Ohio Supreme Court rules in favor of school in case related to 2013 search that turned up gun

CLEVELAND - The Ohio Supreme Court has ruled in a case involving student searches in schools. The ruling, experts agree, will not likely change the search protocol for Ohio schools and rather just upholds a school’s right to search students on school property.

The case involved a school in Columbus where, in 2013, a student’s backpack was found on a school bus. The student who it belonged to was alleged to have gang ties, court documents show, and subsequent searches turned up bullets and a gun. That landed the student with a possession of a deadly weapon charge.

RELATED: Ohio Supreme Court to determine if schools can search the personal property of students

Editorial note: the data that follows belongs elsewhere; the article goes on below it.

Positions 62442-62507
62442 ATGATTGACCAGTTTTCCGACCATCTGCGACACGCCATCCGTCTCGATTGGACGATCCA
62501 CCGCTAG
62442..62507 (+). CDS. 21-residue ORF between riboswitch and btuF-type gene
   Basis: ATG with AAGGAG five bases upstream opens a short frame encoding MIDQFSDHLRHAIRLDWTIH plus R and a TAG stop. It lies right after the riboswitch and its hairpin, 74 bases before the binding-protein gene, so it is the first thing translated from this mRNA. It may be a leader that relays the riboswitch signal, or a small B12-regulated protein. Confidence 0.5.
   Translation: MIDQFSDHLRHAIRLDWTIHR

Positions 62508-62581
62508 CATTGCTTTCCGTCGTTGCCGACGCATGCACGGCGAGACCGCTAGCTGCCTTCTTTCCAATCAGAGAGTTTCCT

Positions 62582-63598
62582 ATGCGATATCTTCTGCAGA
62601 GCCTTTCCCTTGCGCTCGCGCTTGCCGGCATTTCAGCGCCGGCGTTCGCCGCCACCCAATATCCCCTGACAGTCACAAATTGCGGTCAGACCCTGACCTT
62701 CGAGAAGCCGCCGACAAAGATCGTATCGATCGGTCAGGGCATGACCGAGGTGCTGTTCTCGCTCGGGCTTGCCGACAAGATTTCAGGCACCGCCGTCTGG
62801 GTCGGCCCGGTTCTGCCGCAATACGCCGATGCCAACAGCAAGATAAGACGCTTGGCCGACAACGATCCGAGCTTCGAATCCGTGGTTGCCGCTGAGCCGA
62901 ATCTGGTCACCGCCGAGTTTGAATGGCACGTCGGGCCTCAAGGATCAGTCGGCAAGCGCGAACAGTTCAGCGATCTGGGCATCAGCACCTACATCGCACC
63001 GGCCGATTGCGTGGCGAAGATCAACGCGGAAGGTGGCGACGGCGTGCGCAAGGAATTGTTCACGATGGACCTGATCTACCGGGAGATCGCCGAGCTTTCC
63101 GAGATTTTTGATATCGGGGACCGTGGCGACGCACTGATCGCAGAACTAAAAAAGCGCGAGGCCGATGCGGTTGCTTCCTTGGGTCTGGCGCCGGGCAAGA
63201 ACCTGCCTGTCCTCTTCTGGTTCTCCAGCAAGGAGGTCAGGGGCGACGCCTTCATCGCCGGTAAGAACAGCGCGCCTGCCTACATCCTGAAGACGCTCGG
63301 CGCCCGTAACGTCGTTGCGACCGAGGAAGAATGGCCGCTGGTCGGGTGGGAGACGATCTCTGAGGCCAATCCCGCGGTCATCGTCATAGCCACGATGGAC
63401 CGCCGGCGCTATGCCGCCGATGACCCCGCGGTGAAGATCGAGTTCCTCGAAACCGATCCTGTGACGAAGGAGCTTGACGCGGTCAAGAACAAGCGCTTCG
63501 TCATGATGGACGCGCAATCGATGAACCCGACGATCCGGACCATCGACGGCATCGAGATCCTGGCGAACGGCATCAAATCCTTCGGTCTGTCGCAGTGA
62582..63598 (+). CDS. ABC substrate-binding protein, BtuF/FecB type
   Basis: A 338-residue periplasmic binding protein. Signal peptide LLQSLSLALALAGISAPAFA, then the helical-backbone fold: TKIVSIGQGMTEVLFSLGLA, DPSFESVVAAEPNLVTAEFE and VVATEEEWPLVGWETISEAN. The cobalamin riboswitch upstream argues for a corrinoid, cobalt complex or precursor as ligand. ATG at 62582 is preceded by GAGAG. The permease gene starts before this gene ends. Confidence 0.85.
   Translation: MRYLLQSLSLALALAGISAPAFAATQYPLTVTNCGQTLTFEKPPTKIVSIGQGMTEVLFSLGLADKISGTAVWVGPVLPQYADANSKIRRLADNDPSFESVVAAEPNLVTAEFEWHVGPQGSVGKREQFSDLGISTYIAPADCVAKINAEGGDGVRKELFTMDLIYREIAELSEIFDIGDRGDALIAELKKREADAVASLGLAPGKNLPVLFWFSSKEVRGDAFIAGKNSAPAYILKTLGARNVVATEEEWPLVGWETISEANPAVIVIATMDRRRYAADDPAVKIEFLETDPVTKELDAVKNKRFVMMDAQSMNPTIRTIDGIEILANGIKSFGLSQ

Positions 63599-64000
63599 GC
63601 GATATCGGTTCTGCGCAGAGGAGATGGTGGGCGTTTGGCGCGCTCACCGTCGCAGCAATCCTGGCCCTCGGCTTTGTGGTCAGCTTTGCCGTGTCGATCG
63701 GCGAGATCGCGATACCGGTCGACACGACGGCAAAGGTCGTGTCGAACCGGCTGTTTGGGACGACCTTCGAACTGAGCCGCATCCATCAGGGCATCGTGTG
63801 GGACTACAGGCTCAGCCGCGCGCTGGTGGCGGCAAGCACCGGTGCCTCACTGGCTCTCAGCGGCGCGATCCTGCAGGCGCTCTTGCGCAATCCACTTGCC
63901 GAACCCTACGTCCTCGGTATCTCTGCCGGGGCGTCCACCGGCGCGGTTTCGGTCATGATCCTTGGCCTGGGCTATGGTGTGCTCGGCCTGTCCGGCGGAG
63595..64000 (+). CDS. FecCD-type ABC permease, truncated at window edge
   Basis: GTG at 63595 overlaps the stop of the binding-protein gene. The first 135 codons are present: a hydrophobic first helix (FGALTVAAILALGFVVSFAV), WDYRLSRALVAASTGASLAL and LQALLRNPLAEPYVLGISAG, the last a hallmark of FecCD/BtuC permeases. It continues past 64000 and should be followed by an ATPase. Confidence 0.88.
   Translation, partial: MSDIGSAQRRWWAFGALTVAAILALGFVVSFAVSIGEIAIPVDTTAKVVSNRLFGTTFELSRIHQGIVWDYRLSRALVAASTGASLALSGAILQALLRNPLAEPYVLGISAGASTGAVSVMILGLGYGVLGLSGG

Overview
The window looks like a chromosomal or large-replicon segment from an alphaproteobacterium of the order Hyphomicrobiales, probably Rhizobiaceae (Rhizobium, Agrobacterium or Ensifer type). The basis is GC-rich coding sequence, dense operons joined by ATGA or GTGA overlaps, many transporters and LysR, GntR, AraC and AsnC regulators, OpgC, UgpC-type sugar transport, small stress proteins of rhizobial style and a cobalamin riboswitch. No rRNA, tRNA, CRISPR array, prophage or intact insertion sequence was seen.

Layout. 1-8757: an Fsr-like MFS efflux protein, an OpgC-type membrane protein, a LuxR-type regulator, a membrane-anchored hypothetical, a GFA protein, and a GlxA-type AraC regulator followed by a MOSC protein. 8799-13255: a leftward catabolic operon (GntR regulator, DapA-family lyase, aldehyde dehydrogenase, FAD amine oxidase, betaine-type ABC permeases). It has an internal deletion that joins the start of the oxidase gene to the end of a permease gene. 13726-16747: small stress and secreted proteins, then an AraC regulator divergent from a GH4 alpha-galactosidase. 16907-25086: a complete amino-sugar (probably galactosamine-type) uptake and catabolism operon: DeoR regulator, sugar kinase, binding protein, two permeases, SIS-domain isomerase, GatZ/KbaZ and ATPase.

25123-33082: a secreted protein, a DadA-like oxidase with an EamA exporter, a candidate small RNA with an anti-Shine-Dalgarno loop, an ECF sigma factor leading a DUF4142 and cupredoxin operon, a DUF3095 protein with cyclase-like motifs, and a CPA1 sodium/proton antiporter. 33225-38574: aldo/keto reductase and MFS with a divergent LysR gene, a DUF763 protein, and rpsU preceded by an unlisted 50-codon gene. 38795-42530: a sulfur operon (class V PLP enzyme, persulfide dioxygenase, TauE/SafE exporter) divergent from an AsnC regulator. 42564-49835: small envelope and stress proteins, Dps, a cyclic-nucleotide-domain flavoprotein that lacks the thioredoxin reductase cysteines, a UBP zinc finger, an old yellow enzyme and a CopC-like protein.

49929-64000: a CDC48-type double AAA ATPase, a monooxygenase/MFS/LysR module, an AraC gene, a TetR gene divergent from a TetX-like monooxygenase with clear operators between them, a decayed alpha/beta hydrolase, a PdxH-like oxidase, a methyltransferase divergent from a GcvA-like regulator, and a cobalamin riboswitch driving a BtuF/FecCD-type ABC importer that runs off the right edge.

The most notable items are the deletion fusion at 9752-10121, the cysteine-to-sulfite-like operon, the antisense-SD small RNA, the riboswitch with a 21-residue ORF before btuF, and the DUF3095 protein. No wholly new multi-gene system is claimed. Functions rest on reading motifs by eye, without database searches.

The student fought the charge claiming the school only had the right to an initial search and not two additional ones and that as a result, his privacy was violated.

In the decision, Justice Sharon Kennedy wrote the school’s search policy furthered a “compelling government interest” in keeping schools and students safe.

Experts agree students have less privacy when they enter a school building. Police need probable cause when conducting a search, while school officials just need reasonable suspicion.

School safety expert, Ken Trump said he was not entirely surprised by the court’s ruling and said it is consistent with rulings in the past.

“The key is reasonableness. Each individual case has to be evaluated on its merits but the ultimate question is, was it reasonable and courts have long given school officials a great deal of latitude as it related to searches,” he said.

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